Last Bits from IFWE 2016

I’m attending the IFWE 2016 conference in San Antonio, TX and this is my last blog post, wrapping up my learning. Here are some snippets from the last sessions I attended.

15 Tips When Working With New Technologies and Learning Ideas

Description: After working with faculty and technology in a variety of positions in Distance Learning, this presenter has discovered 15 tips on how to work with all these new-fangled learning techniques and/or technologies. Come join us to learn!

Presented by: Diana Amis (University of Texas at San Antonio)

This session was targeted to those who might get frustrated or overwhelmed with new tools and technologies. These 15 tips help you tackle something new in a logical manner: 

  1. Breathe!
  2. Patience is a Virtue
  3. Fresh Set of Eyes
  4. Take a Brain Break
  5. Stressing out is not worth it
  6. Time Management
  7. Chunking
  8. Bridging the Gap/ Filling a Need
  9. Baby Steps
  10. If all else fails, ask questions
  11. Communication
  12. Support – call the company
  13. Trial version – test it out
  14. Contact Info for the company
  15. Does it apply – do you need it?

A Matter of Trust: Technology and Privacy in eLearning Environments

Description: This session will discuss educational privacy issues online, with a brief overview of relevant federal and state laws. A possible framework within which to address privacy – and to contribute to an environment of trust – in our online distance courses and communities will be proposed and shared.

Presented by: Susan Stephan (Nova Southeastern University)

This was a great session that I decided not to blog because we had such interesting discussions about things that don’t have a black/white answer. It was really interesting to go to this session on the same day that I attended the learning analytics session. The unique angle that Susan brings to the idea of privacy issues is the trust side. The learning exchange is really a matter of trust between the institution, the faculty, and the students. I learned about a few issues that I’m going to go back and check out. I also really enjoyed the conversations on whether or not it matters that our privacy is so eroded. Fascinating!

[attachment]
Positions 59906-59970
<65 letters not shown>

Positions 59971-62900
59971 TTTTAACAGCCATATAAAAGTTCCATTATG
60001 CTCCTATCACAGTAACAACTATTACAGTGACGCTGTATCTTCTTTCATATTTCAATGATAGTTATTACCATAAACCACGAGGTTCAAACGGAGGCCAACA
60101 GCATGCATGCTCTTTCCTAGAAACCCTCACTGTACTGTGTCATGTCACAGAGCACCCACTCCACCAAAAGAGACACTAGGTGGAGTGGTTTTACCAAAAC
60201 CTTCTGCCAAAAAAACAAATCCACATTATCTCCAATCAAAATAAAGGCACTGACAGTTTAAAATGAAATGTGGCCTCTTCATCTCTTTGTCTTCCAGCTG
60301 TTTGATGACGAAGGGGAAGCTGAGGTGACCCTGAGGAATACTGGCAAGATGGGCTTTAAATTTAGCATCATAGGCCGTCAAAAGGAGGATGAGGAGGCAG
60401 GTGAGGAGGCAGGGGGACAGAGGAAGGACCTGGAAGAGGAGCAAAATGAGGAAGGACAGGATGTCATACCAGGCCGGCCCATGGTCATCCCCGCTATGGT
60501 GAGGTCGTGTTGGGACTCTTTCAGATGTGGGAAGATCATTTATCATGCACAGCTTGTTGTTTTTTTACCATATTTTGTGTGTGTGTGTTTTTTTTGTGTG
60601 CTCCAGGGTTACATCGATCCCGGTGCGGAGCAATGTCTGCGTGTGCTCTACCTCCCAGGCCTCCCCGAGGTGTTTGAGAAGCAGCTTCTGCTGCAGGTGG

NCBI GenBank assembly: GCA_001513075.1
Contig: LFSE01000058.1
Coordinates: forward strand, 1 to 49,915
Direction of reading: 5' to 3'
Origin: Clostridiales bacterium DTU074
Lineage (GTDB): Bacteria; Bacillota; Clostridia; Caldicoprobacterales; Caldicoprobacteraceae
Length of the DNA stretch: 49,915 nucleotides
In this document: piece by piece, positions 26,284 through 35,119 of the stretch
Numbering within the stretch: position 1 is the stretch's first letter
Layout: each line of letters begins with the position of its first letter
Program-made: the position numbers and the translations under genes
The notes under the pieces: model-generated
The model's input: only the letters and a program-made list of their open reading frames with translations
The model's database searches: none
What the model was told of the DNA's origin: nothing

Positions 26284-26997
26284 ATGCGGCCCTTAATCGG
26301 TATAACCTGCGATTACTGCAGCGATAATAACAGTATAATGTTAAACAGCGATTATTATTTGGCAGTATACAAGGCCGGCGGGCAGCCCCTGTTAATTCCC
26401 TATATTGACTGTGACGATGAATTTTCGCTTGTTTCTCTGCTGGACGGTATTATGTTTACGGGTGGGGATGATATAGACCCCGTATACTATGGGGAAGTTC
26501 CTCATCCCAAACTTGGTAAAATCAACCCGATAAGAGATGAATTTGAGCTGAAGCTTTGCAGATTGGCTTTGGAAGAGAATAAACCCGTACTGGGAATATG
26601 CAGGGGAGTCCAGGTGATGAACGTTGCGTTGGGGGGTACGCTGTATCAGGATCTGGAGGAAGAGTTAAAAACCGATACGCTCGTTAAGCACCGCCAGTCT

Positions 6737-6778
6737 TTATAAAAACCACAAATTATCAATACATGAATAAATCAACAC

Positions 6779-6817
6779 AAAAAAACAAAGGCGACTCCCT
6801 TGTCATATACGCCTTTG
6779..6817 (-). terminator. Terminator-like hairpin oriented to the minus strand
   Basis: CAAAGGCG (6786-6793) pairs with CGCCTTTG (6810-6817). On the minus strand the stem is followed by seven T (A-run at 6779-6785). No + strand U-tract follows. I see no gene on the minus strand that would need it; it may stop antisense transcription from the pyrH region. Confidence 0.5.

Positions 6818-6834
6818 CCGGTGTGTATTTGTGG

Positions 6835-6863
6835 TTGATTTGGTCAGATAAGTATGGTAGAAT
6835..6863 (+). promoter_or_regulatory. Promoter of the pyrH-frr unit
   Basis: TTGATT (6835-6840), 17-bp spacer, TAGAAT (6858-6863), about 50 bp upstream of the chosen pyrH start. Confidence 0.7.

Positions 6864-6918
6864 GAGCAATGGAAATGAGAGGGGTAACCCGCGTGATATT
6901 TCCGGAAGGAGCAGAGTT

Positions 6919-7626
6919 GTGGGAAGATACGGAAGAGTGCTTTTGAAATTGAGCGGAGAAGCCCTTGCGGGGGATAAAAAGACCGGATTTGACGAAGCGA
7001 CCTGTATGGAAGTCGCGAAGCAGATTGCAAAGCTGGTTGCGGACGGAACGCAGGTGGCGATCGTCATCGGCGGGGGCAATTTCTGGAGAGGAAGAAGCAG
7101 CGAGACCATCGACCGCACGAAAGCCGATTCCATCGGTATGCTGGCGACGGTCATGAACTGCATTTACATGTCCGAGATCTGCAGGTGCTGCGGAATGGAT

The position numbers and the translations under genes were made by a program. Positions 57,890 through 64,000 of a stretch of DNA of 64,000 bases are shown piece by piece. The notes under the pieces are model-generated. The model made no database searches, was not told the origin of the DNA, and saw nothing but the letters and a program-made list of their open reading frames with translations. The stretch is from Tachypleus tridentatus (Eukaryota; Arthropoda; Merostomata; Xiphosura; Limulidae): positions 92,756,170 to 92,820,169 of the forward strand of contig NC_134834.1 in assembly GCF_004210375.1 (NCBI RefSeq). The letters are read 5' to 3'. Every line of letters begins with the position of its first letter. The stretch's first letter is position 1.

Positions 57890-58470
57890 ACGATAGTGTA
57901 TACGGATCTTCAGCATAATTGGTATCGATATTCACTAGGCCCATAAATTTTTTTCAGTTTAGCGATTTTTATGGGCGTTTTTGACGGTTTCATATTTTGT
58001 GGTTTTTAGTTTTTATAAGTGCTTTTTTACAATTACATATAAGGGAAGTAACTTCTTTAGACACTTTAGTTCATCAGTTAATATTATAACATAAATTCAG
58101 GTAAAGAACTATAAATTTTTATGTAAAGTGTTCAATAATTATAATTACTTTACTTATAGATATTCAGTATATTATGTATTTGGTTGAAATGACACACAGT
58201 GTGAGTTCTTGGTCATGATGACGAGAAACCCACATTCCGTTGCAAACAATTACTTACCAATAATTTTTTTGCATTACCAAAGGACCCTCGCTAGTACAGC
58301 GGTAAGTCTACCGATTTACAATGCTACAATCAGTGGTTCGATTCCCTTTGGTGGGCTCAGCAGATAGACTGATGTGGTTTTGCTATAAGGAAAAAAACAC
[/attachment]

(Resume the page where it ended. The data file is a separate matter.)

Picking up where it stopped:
Delivering Innovation and Entrepreneurship to the MENA Region

Presented by: Meghan Kent (Stanford University) and Ireen Massis (Stanford University)

Description: During 2015 – 2016 Stanford University designed and delivered a curriculum in Innovation and Entrepreneurship to promote gender equality in the labor force in the MENA region. The curriculum was distributed virtually, allowing for unlimited scale of and the highest possible impact to the region. During this session we will share the initial needs, survey results from the pilot program, and our own observations, obstacles, and solutions. Furthermore, we will share our findings from women who have taken the course and the impact that it has had on their academic, personal, and professional lives.

This was a fascinating project. They basically had a specific course that they wrote so that faculty in UAE could use it as a “course in a box” – it was a course on innovation and entrepreneurship. The cultural differences made the project an interesting process journey – lots of learning shared out of that. 

Women & Gaming: Educational Gaming for All

Presented by: Amber Muenzenberger (Triseum, LLC) and Shawna Fletcher (Texas A&M University)

Description: Gaming has grown immensely over the last decade, including using games for education and professional development. There are a growing number of gamers around the world, including women. Join the conversation of gender roles in gaming, ties between gaming and elevated interests STEM careers, and inclusion of gameplay in education.